1834 'Fatal Accident.—On Friday week, a fatal accident occurred to a young man, twenty-two years of age, named Edward Parkin, who was employed at the Sheaf Works, in the rolling of steel. Some repairs were going on in the steel furnace there, in which the unfortunate man was engaged ; and while he was standing under a large iron plate, weighing from 15 to 16 cwt, a temporary prop by which it was supported gave way, and fell upon him, crushing him the most dreadful manner. He was taken and conveyed to his home, where his sufferings were terminated after two hours and a half - Sheffield Mercury.' [2]

1855 'Fatal Accident at Sheaf Works.—An inquest was held last night (Tuesday) by T. Badger, Esq., at the White Horse inn, Cattle-market, on the body of Samuel Turner, aged 13. A lad named William Cook, about 15 years of age, said he was working at the Sheaf Works yesterday (Tuesday) morning, along with the deceased. About ten o'clock, whilst they were employed at a steel-slitting machine, the band broke which connected the engine and the machinery. In order to replace the band it was necessary to go into the race-box, a sort of excavation in the ground, in which the shaft and drums are placed, allowing very little space for workmen to effect what repairs may be required. The deceased, however, undertook the task of replacing the broken strap, and during the operation some part of his smock or apron was caught in the coupling-box, and was whirled round with the shaft at the rate of 120 revolutions per minute.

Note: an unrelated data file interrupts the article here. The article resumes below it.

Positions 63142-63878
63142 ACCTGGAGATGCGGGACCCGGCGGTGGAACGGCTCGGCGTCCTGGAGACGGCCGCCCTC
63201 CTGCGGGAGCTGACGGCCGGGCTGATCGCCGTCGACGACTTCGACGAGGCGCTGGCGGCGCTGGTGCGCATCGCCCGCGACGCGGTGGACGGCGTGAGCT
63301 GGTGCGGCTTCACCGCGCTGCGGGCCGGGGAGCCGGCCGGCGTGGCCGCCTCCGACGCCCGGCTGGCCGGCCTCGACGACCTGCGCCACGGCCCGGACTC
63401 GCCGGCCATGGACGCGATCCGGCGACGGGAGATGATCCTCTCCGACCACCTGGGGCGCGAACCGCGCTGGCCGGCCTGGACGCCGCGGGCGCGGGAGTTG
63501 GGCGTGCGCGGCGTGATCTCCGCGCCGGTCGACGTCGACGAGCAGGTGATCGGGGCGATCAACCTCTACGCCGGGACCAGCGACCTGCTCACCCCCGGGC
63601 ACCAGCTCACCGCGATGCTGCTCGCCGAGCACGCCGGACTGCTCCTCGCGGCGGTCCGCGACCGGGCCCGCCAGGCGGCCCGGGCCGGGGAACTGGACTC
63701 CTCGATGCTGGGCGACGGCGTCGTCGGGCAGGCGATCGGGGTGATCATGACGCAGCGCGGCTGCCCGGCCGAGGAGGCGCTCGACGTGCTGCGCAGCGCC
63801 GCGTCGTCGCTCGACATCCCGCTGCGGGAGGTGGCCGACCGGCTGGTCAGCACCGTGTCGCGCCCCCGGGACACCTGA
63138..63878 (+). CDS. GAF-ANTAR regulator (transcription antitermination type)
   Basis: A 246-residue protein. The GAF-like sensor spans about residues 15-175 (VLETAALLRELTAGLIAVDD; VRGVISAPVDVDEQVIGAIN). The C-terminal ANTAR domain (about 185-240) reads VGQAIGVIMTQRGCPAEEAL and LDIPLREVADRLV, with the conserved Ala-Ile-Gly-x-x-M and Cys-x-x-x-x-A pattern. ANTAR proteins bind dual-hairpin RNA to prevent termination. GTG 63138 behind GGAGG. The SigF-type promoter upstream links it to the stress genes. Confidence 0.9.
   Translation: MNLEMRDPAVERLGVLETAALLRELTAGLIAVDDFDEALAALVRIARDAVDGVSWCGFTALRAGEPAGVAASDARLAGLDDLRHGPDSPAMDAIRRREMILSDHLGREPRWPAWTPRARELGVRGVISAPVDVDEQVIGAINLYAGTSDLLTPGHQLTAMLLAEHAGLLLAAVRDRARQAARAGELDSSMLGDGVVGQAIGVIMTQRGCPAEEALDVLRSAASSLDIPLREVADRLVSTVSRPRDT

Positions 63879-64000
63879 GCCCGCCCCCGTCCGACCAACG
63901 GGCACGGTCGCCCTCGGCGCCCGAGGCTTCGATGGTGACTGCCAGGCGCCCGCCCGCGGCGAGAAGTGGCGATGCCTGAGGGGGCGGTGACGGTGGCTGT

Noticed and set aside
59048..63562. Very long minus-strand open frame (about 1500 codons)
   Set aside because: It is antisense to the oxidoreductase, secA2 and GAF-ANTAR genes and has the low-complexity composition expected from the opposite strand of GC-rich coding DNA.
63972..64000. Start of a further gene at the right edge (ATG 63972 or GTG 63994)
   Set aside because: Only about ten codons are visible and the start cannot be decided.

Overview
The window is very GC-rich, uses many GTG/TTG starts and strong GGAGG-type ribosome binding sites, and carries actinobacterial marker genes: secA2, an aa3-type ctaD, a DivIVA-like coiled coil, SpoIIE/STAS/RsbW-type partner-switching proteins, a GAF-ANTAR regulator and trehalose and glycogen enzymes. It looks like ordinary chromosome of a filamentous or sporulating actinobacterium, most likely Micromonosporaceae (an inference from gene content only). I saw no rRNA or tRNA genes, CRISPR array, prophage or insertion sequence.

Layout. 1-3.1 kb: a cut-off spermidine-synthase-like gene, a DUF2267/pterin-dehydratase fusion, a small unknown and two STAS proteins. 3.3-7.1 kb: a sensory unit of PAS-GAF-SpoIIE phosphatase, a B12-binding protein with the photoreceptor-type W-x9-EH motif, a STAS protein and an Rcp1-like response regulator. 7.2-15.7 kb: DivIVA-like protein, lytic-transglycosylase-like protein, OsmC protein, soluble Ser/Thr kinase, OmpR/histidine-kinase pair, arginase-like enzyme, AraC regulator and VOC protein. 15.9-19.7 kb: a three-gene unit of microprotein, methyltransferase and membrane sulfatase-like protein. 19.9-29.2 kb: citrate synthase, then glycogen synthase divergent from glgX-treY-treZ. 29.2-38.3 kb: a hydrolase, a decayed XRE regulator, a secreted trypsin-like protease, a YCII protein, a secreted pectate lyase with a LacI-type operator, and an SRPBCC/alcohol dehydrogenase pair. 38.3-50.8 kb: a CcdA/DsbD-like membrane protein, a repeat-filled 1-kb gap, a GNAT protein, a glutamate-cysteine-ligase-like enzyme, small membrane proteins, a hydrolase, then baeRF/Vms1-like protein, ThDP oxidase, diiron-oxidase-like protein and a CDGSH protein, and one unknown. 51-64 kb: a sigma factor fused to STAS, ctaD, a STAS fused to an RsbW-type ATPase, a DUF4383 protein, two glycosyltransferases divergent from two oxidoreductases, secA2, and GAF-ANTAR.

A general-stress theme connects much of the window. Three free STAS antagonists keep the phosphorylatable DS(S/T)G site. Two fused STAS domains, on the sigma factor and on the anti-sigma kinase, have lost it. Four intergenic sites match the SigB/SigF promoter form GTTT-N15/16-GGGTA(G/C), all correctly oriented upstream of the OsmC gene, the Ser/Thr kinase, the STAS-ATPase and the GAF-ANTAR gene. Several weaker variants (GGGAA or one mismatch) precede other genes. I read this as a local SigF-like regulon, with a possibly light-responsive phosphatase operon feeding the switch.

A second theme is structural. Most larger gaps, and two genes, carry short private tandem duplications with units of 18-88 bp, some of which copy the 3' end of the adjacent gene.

The witness immediately went to the engine-tenter to tell him stop the engine, but could not find him. Another workman, named Ince, had in the meantime discovered the accident and stopped the engine, and when witness returned the deceased had been released from the machinery by the other workmen.